Top Stories

June 17, 2014

Supply Chain

Asda reveals impact of climate change on supply chain

UK retailer Asda, a subsidiary of Walmart, has unveiled a new study that finds climate change is having a direct impact on 95% of fresh produce stocked in Asda stores, with food sourcing, processing and transportation all facing a growing threat from environmental issues. The study looked at several products, stores and distribution centres and discovered that there is over £369.6 million in value at risk involving sourcing, processing and logistics. With a number of supermarkets battered by heavy rain and gale-force winds in the recent UK floods, Asda identified the stores that were most ‘at risk’ and the firm is now looking further into individual situations and liaising with the Environment Agency to conduct full flood-risk impacts for all stores and distribution centres. Asda now plans to implement a framework to adapt to changing trends. “The role of responsible business is to adapt to change, help others to do so, and work with suppliers and customers to make sure we cut carbon emissions and deliver a more stable climate future for our children,” said Asda’s vice president for corporate affairs, Paul Kelly. (Edie)

International Development

Companies taking up the challenge of access to sanitation

Access to sanitation is an urgent issue for the security of women and girls in developing countries, but up until now has remained largely off corporate agendas. Unlike water access, sanitation poses less of a direct operational and social risk to business, and the complexity of the situation has made many businesses reluctant to get involved. This is now changing. The Gates Foundation’s Reinventing the Toilet drive has helped produce innovative technologies to increase sanitation, and it now falls to corporations to help take these technologies from the lab to the villages. Many of these technologies combine social benefits with innovative business models – such as toilet facilities that create fertiliser for sale. Using their knowledge, resources, influence, and political leverage, businesses can help pilot projects to impact hundreds of people. Companies like Unilever, Nestlé and Coca-Cola have already teamed up with governments and NGOs to address the issues and work towards solutions. For women and girls, access to sanitation gives them their dignity, their safety and the chance to be fully functioning members of society. (The Guardian)


Racial inequality in UK management

A new report from Business in the Community’s race equality campaign ‘Race for Opportunity’ finds that UK government and businesses are failing to achieve racial equality in leadership at work. The research shows that the number of Black Asian and Minority Ethnic (BAME) people in top management positions has decreased by 22% in five years and the gap between the BAME population and representation in the workplace is widening further – only one in 16 top management positions and one in 13 management positions are held by BAME people, despite the fact that one in 10 people in employment are BAME. Race for Opportunity is calling for a government review into racial barriers in the workplace and for two words – ‘and race’ – to be added to the UK corporate governance code. Race for Opportunity is also calling on employers in all sectors to do more to attract and retain BAME workers and ensure equal progression. (Business in the Community)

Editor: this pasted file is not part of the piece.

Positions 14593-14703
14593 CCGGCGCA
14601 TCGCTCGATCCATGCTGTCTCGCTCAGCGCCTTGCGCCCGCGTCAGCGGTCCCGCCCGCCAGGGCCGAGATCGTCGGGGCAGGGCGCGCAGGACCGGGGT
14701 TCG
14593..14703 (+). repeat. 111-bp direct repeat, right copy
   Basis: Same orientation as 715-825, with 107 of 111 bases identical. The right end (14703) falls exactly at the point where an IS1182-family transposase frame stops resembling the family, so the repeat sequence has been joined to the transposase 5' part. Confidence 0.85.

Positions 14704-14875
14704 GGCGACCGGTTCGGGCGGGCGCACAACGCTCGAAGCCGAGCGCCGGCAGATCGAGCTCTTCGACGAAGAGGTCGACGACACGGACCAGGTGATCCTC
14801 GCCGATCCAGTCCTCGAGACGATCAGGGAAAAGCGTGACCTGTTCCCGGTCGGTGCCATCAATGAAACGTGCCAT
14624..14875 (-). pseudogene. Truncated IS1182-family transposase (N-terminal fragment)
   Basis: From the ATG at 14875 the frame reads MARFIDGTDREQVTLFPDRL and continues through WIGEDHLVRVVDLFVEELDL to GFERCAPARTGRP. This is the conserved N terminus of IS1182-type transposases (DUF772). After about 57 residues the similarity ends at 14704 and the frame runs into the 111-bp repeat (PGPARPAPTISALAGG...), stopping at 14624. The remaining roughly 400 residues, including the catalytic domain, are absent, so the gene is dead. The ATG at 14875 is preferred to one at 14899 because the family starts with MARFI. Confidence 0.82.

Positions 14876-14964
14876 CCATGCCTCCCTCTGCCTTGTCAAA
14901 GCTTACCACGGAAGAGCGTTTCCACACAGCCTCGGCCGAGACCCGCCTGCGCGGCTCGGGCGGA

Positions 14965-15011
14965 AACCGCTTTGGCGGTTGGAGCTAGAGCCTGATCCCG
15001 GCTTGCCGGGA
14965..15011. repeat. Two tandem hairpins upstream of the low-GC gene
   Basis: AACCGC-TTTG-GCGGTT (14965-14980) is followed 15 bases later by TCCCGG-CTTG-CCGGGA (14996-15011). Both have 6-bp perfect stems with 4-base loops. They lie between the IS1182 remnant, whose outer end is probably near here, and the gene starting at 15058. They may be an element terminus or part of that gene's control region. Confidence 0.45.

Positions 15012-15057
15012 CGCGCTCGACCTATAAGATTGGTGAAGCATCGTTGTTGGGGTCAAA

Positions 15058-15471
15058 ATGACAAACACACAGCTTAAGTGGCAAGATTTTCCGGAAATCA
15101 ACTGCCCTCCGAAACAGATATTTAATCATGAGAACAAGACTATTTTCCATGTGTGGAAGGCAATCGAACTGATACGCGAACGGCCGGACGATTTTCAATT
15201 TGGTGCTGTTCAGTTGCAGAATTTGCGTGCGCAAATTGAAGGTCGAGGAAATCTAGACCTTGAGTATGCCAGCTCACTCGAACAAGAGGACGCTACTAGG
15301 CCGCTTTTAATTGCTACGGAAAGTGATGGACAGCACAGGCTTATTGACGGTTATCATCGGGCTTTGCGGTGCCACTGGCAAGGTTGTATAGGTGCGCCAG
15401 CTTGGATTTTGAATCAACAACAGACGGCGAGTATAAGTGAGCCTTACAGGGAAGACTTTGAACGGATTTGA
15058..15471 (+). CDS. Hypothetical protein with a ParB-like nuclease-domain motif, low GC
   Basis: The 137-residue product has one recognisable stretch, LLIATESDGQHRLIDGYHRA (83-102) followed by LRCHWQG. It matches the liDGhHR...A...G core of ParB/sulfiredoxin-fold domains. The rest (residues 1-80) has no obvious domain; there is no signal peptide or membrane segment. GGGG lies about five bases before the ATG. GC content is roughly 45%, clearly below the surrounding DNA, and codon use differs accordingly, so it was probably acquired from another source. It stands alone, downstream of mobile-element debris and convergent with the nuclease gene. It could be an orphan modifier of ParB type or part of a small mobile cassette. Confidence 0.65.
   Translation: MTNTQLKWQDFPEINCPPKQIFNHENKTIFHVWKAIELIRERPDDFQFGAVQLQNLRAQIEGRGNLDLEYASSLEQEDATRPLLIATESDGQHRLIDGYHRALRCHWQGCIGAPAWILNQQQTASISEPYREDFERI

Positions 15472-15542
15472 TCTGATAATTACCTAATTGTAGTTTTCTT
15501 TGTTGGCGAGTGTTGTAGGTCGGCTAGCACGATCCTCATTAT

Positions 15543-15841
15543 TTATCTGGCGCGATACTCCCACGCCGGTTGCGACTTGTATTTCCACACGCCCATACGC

New home of San Francisco 49ers to use 85% recycled water

Levi’s Stadium, the new home of the San Francisco 49ers, will use roughly 85% recycled water for irrigation of the field as well 27,000-square-foot green roof, flushing toilets and cooling tower. Following final testing by the City of Santa Clara Water and Sewer Utilities, Levi’s Stadium was recently connected to the city’s recycled water system, making it the first stadium in California to utilize the drought-proof water source. This milestone brings the facility one step closer to a Leadership in Energy & Environmental Design (LEED) Gold certification. Other sustainable features include energy efficient systems, solar power, and the use of recycled construction materials. “With California experiencing historic drought conditions, the timing couldn’t be better to showcase the benefits of using recycled water whenever and wherever possible,” said San Francisco 49ers VP of Stadium Operations, Jim Mercurio. “Fans visiting the stadium will become more aware of the importance and viability of incorporating recycled water to encourage a sustainable Bay Area water supply.” (Sustainable Brands)


Buru Energy allowed to frack for gas without EPA assessment

The West Australian government has decided to allow Buru Energy to frack for gas in Kimberley region without an Environmental Protection Authority (EPA) assessment. The EPA told the company in January that the proposal raised several environmental issues but it had decided against subjecting it to an impact assessment process. Potential impacts such as vegetation clearing and pollution of groundwater due to well failure could be monitored and mitigated by the Department of Mines and Petroleum and the Department of Water, the EPA said. Conservation groups have expressed outrage and renewed their call for a moratorium on gas fracking in WA. Buru Energy plans to test tight gas flows using hydraulic fracturing stimulation at four existing wells along its Laurel Formation prospect in the second half of 2014. The company and its joint venture partner Mitsubishi ultimately hope to deliver 1,500 petajoules of gas into the WA domestic market over an initial 25-year period. (The Guardian)


Image source: ASDA Wal-mart supercentre in Swindon by Steve Daniels / CC BY-SA 2.0